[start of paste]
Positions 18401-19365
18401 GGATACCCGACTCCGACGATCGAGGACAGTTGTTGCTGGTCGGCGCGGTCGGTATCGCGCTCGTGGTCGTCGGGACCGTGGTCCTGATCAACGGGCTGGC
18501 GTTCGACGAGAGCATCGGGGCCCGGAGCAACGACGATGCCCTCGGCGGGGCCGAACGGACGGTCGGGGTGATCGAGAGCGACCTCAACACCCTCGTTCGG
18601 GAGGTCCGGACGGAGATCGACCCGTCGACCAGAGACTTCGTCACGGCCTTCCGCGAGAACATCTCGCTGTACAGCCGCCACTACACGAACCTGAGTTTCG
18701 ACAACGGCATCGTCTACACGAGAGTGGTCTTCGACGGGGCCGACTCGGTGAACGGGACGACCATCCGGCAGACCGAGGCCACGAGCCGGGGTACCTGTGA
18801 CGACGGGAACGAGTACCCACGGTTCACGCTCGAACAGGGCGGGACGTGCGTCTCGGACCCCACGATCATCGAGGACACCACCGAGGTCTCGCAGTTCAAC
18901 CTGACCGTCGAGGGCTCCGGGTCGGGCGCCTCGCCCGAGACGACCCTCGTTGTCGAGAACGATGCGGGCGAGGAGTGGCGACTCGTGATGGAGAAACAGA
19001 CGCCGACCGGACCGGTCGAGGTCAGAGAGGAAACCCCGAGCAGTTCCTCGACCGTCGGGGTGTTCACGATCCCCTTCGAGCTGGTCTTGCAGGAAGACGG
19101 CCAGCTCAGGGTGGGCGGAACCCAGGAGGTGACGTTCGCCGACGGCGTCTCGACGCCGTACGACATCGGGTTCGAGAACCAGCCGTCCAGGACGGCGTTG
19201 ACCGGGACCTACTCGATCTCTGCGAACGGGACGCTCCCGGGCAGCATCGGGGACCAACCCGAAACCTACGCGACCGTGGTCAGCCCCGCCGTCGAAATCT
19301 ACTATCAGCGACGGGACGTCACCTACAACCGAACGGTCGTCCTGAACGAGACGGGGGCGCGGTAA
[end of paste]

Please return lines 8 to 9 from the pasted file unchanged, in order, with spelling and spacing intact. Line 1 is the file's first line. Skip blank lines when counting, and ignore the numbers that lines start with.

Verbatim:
19001 CGCCGACCGGACCGGTCGAGGTCAGAGAGGAAACCCCGAGCAGTTCCTCGACCGTCGGGGTGTTCACGATCCCCTTCGAGCTGGTCTTGCAGGAAGACGG
19101 CCAGCTCAGGGTGGGCGGAACCCAGGAGGTGACGTTCGCCGACGGCGTCTCGACGCCGTACGACATCGGGTTCGAGAACCAGCCGTCCAGGACGGCGTTG